Henry Ergas writes in the Australian:
With those “green” schemes remaining in place alongside the carbon tax, it is unsurprising that our electricity costs to industrial users are up to double those in comparable energy-abundant economies. Nor is it surprising that electricity bills account for more than 60 per cent of the cost increases that have hit manufacturing since 2008. And the economic harm that causes is borne for no environmental gain, as any reductions in Australia’s emissions are swamped by growing emissions overseas.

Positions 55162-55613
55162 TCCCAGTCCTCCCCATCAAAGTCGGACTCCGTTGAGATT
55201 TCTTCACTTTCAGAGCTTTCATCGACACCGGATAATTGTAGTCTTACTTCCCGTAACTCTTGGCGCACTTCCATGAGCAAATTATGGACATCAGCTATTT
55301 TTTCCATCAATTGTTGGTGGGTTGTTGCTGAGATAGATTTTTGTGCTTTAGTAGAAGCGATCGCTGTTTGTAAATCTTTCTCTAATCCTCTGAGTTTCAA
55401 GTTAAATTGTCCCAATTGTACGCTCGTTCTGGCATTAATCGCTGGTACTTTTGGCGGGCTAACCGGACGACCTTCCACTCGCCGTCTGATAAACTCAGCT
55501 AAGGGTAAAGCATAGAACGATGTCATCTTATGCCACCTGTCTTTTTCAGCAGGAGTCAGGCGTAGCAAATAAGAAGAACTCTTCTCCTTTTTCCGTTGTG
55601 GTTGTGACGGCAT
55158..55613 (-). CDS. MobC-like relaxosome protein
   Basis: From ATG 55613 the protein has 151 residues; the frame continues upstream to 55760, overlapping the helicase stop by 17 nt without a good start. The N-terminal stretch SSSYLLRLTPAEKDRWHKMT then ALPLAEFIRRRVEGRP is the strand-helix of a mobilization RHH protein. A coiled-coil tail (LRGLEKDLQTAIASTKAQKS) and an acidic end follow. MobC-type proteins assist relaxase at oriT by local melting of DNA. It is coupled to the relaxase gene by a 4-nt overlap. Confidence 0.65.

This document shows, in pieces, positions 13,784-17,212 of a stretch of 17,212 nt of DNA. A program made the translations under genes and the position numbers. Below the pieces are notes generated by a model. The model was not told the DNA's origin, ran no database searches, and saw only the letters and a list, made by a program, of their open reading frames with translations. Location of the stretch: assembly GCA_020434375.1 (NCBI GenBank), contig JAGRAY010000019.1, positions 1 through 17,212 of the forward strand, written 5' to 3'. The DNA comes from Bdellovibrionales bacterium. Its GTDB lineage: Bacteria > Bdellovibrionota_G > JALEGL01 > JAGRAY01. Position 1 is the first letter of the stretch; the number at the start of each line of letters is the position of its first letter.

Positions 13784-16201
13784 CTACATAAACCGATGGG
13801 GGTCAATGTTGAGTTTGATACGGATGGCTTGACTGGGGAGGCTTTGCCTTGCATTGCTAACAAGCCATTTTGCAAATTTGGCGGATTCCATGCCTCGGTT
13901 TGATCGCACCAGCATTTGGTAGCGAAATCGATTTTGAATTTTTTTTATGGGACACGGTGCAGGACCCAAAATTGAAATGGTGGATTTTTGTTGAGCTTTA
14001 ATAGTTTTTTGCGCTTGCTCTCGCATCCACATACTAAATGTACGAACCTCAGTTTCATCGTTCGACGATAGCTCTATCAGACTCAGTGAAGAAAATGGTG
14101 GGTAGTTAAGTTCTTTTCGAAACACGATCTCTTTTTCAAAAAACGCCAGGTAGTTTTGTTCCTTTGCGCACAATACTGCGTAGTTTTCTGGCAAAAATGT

Retaining these policies is therefore indefensible. Of course, that doesn’t imply the risks of climate change should be ignored. But it is increasingly unrealistic to think those risks will be avoided through abatement.
As the Climate Commission’s just-released report on “The Critical Decade” recognises, “if (global) emissions rise through the rest of this decade”, which is surely certain, achieving required abatement will be “a virtually impossible task”.
That means we need the capability to adapt should dangerous climate change occur. But the hodgepodge of distorting taxes, shameful handouts, Gosplan-inspired central planning and Kafkaesque enforcement that is our climate policy does nothing to achieve that goal.